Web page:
₹e-Assemble step 4: How to choose a suitable health insurance policy

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₹e-assemble is a video series covering the basics of money management and goal-based investing for absolute beginners. Step 1 was listing Goals, Dreams and Nightmares. Step 2, laying the foundation of wealth with an emergency fund step 3, buying a term life insurance policy and this week in step 4, we shall consider choosing a suitable health insurance policy. Buying a health policy is one of the most difficult decisions in personal finance as this space is filled with needless jargon and buyers often fail to look deeper than the sugar coating.

Also, unlike a term insurance policy, a health policy is a not a “fill-it, shut-it, forget-it” arrangement. The premium increases every 5 years or so. Or it may increase by a huge amount if the insurance company suffers several claims from its customers. We may need to increase the sum insured from time to time. The terms of the policy or the very nature of the policy can change upon renewal.

Unlike a term policy that can be discarded upon retirement or even earlier, it is prudent to continue health cover even when one has (more than) “enough” wealth. Therefore it is important to take a long-term view when it comes to health insurance purchase. The premium could well be (if not already) our biggest annual purchase sooner than later.

Unlike a stock or a mutual fund, a bad purchase cannot be easily transferred (sold). Although it is possible to shift the insurance from one company to another, only applying for a transfer is a right. Accepting the porting request is up to the (new) insurer.

I don’t wish to scare you. Thankfully, the core features of most policies are identical. So it is not as hard as it looks provided we ignore the fringe benefits discussed below.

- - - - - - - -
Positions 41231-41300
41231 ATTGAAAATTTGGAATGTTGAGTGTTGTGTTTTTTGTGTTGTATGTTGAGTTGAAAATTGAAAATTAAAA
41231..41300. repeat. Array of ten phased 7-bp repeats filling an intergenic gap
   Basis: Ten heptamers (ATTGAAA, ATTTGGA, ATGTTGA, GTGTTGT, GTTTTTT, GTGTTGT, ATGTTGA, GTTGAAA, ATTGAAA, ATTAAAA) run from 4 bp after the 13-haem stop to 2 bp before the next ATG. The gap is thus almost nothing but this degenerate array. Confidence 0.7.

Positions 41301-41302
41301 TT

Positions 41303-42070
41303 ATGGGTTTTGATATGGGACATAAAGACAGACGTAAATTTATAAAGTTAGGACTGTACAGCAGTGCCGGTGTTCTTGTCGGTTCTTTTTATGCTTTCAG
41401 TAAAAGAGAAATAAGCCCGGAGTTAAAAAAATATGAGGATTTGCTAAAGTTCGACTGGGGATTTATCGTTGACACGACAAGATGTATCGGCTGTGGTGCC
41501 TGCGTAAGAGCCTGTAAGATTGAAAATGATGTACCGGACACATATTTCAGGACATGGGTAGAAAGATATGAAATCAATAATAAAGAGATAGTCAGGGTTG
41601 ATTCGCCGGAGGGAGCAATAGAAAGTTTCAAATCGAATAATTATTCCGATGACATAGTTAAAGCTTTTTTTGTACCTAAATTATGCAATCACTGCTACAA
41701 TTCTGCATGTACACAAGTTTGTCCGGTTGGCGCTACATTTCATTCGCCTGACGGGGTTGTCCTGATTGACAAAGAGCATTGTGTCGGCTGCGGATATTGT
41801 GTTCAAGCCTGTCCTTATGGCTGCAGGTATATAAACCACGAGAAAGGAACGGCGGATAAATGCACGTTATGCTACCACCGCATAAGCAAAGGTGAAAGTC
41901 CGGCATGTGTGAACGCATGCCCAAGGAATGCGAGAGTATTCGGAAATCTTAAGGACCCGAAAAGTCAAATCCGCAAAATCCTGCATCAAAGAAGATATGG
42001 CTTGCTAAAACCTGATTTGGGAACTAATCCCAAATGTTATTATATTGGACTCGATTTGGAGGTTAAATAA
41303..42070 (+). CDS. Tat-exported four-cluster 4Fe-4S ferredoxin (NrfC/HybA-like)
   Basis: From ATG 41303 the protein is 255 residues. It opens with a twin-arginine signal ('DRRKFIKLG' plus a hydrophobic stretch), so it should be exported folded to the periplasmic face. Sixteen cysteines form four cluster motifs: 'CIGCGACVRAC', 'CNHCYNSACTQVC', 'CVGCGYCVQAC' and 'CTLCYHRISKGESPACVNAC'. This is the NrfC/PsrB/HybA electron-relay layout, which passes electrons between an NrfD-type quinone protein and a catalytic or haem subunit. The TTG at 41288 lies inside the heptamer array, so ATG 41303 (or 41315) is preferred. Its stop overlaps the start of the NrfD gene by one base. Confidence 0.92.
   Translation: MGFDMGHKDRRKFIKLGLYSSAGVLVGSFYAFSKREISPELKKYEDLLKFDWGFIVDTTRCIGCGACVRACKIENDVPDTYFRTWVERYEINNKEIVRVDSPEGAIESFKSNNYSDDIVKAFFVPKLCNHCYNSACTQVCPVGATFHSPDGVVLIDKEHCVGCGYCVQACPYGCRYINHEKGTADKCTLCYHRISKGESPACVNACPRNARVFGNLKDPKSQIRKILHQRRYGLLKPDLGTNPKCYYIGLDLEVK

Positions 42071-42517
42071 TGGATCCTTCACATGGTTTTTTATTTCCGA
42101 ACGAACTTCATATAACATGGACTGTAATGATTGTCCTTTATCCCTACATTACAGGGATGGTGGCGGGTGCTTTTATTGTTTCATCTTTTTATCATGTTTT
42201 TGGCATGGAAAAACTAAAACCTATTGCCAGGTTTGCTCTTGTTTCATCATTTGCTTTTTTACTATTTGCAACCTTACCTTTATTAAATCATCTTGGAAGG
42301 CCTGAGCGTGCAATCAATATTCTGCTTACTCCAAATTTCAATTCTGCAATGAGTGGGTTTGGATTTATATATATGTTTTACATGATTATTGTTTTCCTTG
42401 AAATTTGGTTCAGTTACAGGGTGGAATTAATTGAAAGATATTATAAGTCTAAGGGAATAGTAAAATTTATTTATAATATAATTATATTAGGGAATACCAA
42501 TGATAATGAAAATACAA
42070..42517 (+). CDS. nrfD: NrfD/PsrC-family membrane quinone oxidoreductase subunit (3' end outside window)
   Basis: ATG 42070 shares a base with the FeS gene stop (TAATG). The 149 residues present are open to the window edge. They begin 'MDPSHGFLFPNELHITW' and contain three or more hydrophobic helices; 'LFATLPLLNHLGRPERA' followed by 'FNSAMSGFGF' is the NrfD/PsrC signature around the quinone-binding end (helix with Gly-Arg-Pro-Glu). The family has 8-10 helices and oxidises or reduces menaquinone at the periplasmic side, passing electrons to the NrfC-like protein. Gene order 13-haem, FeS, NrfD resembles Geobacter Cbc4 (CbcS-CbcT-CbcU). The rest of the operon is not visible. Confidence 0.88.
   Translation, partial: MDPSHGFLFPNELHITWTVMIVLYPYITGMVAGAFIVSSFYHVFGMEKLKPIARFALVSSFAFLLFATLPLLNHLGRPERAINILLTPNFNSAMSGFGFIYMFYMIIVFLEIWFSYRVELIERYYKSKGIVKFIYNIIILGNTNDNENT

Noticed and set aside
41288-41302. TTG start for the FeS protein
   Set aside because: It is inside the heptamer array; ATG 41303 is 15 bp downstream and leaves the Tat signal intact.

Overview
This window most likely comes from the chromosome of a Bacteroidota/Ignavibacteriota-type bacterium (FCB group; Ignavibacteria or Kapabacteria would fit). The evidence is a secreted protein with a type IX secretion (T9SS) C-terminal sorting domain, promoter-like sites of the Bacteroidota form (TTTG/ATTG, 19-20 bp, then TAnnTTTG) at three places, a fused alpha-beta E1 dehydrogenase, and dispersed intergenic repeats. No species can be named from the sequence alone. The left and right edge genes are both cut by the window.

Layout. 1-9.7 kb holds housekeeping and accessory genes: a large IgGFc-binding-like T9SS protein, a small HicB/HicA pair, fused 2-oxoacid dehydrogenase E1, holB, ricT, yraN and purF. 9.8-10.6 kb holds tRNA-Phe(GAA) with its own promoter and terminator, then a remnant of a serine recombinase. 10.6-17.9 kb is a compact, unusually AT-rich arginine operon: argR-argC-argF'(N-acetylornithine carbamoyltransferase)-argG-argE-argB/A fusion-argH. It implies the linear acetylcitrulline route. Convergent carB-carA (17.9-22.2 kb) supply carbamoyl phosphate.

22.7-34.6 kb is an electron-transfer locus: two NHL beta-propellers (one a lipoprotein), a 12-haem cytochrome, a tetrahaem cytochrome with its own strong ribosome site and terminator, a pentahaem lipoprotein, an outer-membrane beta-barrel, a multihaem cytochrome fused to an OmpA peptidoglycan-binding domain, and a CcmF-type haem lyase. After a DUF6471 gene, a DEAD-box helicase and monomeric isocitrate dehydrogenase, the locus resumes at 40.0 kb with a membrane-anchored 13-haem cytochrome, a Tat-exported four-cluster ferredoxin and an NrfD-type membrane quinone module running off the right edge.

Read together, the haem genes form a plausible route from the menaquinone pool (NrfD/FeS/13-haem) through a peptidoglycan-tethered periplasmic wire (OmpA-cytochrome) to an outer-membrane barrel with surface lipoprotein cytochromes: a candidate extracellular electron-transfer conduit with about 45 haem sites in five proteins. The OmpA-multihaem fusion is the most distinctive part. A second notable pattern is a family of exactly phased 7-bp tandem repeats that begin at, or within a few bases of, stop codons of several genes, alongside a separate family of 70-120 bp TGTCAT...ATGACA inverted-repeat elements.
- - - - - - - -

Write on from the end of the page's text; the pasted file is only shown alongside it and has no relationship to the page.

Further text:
My health insurance policy

I hold an individual United Indian Platinum Health Cover for self, wife, son and a Gold Cover for my mother for the last 10 years with three claims – one for myself, wife and mother. It was not exactly an informed purchase as I got it out of fear and in a hurry when my late father was hospitalised with cancer without any insurance.

Over time I got to know the policy features well and also read other policy wordings. So what follows is not from an expert but from someone interested in the nitty-gritty of a product and scraps of gyan collected from here and there. What I discuss (as always) is nothing more than common sense.

The plan

In the first video, let us consider the essential aspects of buying term insurance. In the second, we go through the process of comparing health insurance policies.  These two are covered in this post.

In the next post (tomorrow), we shall walk-though the policy wordings of few policies voted by members of the Facebook group, Asan Ideas for Wealth. Many of them also listed what covers they have and why they purchased it. I thank them for their support and participation. Let us get to it.

How to buy health insurance: What to look for and what to ignore


How to compare health insurances: creating a shortlist

How to buy health insurance: Slide deck

Executive summary for ₹e-assemble step 4: How to buy health insurance

1: Get yourself a personal cover asap. Do not assume you can shift your company policy to an individual cover – it may have limitations. Do not get a super top to your corporate cover with no base cover. See:

Health Insurance: Switching out of my job current – My experiences

Experience: After porting from group health insurance to a family floater

Do not buy a top-up policy for your company mediclaim!

2: A company cover may help in case your parents or in-laws have pre-existing diseases. Getting them a separate cover (if possible) is always a good idea though. You may need the help of an intermediary (broker/agent) if insurers start rejecting you. The intermediary may get you the policy because of the sales they bring in. However, always disclose all details no matter how you buy.

3: Get a base policy for a few lakh + top up (will cover this next week) OR  get a large floater cover for your family (get a separate policy for parents or for those with fragile health) for say 15-20 Lakh.

4: It boils down to how much money you can spare!

5: Discounts and bonuses only matter for expenses. Health insurance is an investment for your peace of mind

6: Buy a policy that works for you. Not the “best” policy. This means you should know what you want! That is hard for a lot of people!

7: Focus on core benefits on health policy: hospitalization cover and day care cover for major procedures.

8: Ignore fringe benefits like restore, recharge, health check-up*, non-allopathic care** etc. More the fringe benefits, more expensive the policy and more confusing the terms.